Region in Focus: Argentina
Argentinian wine makers are toasting a return to normality this year, after several challenging vintages with erratic weather playing havoc with their harvests.
With warm days, cool night and no heavy rains, the growing conditions were “excellent” for both red and white grapes, according to Walter Bressia, President of Bodegas de Argentina.
Production is up by 30% compared to last year’s vintage, with the total crush currently standing at 2.5 billion kg of grapes, compared to only 1.9bn kg last year, and 1.7bn kg in 2016.
Areas which have seen the biggest gains in production have been in the Cuyo region (Mendoza and San Juan), which have been adversely affected in recent years.
"We came from very atypical (rainy) years for Mendoza, and the 2017 vintage also had a very low yield because of frosts and zonda (foehn wind),’ Matias Michelini, consultant winemaker in the Uco Valley told Decanter, adding that 2018 was a much more “normal” year in production and climate terms.
"This typical year means that the wines returned to a character of full maturation, with healthy grapes, intense colours; very expressive and muscular. The Malbec particularly stands out for wines of great intensity and character."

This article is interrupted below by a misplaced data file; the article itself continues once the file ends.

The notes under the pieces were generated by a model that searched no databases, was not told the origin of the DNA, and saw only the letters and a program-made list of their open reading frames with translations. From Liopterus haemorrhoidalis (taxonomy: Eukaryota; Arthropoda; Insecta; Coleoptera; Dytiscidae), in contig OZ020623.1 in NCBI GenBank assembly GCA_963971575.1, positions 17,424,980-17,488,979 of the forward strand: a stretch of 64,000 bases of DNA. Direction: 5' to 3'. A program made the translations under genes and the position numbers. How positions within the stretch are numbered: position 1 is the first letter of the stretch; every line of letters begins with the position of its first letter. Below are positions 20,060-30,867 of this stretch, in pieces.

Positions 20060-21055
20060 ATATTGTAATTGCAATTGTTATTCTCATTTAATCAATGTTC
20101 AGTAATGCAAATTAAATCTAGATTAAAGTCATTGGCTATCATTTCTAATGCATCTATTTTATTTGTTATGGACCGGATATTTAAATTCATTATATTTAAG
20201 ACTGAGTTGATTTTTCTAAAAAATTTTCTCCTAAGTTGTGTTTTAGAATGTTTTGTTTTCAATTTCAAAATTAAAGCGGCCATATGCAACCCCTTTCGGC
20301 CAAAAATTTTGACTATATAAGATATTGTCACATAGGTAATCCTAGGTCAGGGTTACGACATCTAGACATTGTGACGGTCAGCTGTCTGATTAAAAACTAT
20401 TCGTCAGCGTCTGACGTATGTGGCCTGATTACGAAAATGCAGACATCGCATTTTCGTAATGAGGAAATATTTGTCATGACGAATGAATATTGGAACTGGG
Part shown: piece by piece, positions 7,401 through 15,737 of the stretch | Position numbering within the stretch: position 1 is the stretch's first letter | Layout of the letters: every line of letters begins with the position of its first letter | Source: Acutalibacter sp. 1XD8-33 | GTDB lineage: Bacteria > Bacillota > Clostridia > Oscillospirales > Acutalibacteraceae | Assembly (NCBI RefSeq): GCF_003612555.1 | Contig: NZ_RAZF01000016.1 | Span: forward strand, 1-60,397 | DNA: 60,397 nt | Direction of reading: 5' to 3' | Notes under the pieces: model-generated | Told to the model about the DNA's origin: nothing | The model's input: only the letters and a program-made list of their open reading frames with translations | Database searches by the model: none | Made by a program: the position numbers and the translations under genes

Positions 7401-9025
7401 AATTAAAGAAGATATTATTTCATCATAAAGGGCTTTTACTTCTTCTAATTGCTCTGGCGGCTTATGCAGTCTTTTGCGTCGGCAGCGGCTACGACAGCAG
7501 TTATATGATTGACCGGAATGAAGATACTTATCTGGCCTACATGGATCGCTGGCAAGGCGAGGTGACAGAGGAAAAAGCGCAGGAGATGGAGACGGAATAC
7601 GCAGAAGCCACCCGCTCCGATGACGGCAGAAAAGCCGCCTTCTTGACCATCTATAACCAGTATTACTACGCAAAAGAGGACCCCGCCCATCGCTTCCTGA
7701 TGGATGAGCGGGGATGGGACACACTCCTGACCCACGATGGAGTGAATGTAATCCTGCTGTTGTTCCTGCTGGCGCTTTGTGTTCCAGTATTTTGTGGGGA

And despite a heavy hailstorm to hit the higher altitudes of the Uco Valley, causing Michelini and some other producers to lose some grapes, he said the yields this year have normalised – up to 40% higher than last year’s short harvest.
In Mendoza, the rainfall was nearly a third lower compared to the annual average, with harvest kicking off two weeks earlier than usual "The red wines this year are really balanced in terms of acidity, they have an elevated malic acidity and a spectacular tartaric balance with respect to the alcohol,’ said Catena Zapata winemaker Alejandro Vigil. "The white wines are fine and lean with a medium concentration."
In Patagonia, frosts in spring and autumn resulted in a slight drop in production but the quality was high, according to local winemaker Marcelo Miras who reported lower volumes but excellent grape across all the varietals.
"The reds achieved excellent ripeness, offering fruity wines with intense colour and structure,” he said. “The white grapes, picked at the right time, had great natural acidity for fresh, vibrant wines – typical of Patagonia."